Is Chocolate Bad For Dogs?

Is Chocolate Bad For Dogs

Can Dogs Eat Chocolate?

Who doesn’t love chocolate? An innocent delicacy with a beloved taste that evokes in us a pleasant feeling of euphoria … even our pets will be happy if we share with them some of the chocolate we eat. Unfortunately, eating chocolate by dogs can lead to poisoning with significant consequences and even death. If we are tempted from time to time to offer your dog some chocolate – we will think again.

Chocolate, one of the most common ingredients in our food, is toxic to dogs and cats, so any option they can consume should be avoided. Although chocolate is also toxic to cats, dogs are the most common victims of it for the simple reason that they love the sweet taste and know how to search and find sweets at home.

Why Is Chocolate Bad For Dogs?

The reason that chocolate is toxic to dogs but not to humans is that we break down and excrete more efficiently two substances in chocolate that greatly affect the body: theobromine and caffeine. These substances, especially theobromine, increase the activity of the central nervous system and cardiovascular system (heart and blood vessels), raise blood pressure and cause nausea and vomiting. The half-life of theobromine in a dog is 17.5 hours , which means that it has an effect of up to about 35 hours from the moment it is consumed.

How much chocolate is bad for dogs?

Some types of chocolate are more toxic than others. Caffeine levels are low in chocolate relative to theobromine and most signs of poisoning are attributed to the theobromine effect. It takes between 100 and 150 mg per kg of the dog’s body weight to cause poisoning. That is, if the dog is an average Labrador who weighs 30 kg, he must consume 4500 mg of theobromine, that is, about three packs of 100 grams of dark chocolate, to develop poisoning. In small dogs the poisoning may be caused by much smaller amounts.

Signs of chocolate poisoning

The clinical signs that the dog will see depend very much on the type of chocolate, the percentage of cocoa in it, the amount eaten and the weight of the dog. Usually the signs of poisoning will appear within 6-12 hours of eating but there may also be signs of late poisoning due to the late effect of chocolate absorption.

Among the common signs:

  • Vomiting and diarrhea
  • Restlessness and hyperactivity
  • Heavy and accelerated breathing
  • Increased heart rate and heart rhythm disturbances
  • Muscle tremor and then muscle stiffness
  • Death spasms


The diagnosis usually relies on our testimony of describing that the dog ate chocolate (usually they will return home and find an empty half-eaten package with no trace of the chocolate that was inside). Accompanying clinical signs, such as chocolate vomiting, will strengthen the hypothesis. It is also possible to send a laboratory test to detect the presence of active ingredients present in chocolate in the blood or stomach contents, but there is usually evidence of exposure and there is no real need for this.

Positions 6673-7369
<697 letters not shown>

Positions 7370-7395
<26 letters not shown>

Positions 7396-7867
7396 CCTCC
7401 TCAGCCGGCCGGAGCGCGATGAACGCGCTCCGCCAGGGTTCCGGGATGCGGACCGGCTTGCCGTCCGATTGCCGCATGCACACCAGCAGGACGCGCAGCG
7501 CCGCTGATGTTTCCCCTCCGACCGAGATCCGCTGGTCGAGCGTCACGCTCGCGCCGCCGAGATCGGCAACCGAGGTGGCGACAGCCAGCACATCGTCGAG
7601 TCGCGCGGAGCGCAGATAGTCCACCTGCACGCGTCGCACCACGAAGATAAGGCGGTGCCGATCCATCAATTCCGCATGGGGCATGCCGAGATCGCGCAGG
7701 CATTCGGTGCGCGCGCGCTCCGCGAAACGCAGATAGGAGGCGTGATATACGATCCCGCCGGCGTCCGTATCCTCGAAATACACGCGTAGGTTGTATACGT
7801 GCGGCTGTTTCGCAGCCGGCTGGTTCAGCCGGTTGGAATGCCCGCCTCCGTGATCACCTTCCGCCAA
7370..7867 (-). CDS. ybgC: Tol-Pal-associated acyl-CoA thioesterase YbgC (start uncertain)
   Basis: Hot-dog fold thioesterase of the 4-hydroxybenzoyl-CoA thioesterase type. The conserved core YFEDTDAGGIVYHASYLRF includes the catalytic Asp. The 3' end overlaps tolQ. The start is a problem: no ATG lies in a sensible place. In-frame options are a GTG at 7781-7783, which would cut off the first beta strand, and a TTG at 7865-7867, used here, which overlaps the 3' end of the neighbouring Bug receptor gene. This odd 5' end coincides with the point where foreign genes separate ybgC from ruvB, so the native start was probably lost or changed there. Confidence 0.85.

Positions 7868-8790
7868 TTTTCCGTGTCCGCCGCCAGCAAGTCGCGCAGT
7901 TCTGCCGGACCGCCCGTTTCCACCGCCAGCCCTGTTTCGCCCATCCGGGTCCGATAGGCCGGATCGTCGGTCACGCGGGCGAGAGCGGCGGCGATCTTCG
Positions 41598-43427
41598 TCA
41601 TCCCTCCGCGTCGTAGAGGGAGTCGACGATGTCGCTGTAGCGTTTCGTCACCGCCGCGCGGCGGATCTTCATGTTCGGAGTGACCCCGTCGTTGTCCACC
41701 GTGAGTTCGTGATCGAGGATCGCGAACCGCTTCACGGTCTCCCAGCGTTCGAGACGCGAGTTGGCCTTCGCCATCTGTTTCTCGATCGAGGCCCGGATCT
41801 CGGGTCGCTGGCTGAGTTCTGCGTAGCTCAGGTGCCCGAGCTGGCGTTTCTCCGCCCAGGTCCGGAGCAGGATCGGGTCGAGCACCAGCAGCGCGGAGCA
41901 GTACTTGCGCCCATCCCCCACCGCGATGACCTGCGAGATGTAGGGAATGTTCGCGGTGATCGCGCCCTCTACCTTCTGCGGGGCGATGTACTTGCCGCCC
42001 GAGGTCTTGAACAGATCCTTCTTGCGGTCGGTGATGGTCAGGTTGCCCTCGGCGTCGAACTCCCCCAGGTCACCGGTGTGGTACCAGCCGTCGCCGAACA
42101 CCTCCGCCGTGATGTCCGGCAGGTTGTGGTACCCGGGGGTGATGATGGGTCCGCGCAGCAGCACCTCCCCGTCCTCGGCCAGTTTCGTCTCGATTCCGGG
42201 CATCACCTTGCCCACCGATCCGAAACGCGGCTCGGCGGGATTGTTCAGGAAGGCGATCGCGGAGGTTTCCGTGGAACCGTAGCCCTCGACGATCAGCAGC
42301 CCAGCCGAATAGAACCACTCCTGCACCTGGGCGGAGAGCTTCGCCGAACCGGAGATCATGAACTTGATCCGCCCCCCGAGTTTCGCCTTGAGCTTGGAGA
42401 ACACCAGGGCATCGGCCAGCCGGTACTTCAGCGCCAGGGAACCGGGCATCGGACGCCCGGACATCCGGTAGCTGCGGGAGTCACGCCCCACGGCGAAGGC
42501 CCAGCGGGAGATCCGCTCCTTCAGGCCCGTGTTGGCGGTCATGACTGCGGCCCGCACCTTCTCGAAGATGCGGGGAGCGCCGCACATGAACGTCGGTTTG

Treatment depends on the time elapsed from eating the chocolate, the risk assessment (depending on the dog’s weight, the amount and type of chocolate eaten) and the signs of poisoning that developed. There is no antidote to the toxic substances in chocolate and the means of treatment after eating are divided into two subgroups:

Preventing the continued absorption of the toxins in chocolate:

  • Vomiting stimulus (usually effective only up to 2-4 hours after eating)
  • Gastric lavage
  • Providing activated carbon (intended to inhibit the continued absorption of chocolate from the gastrointestinal tract into the bloodstream)
  • Insertion of a urinary catheter (immediate diarrhea prevents re-absorption of toxins from the urine)

Symptomatic treatment:

  • Fluids and medication supportive treatment according to the signs that appear
  • Sedatives as needed (muscle tremors / antispasmodics)

In addition, various cases will require hospitalization in a veterinary hospital, for the purpose of treatment and more importantly – for monitoring the dog’s condition, monitoring heart activity and providing treatment according to the signs of poisoning that may develop in a short time.

Prevent our dogs from eating chocolates

Completely avoid giving chocolate to dogs, in all its forms and in any quantity! Dosage calculations are intended for the veterinarian for assessing the risk after eating and not for us for calculating “how far the limit can be stretched”. In addition, we need keep the chocolate in our home in places that our dog will not be able to reach – deep in the closet (and yes … they can definitely also eat chocolate along with the packaging if they reach an average chocolate bar).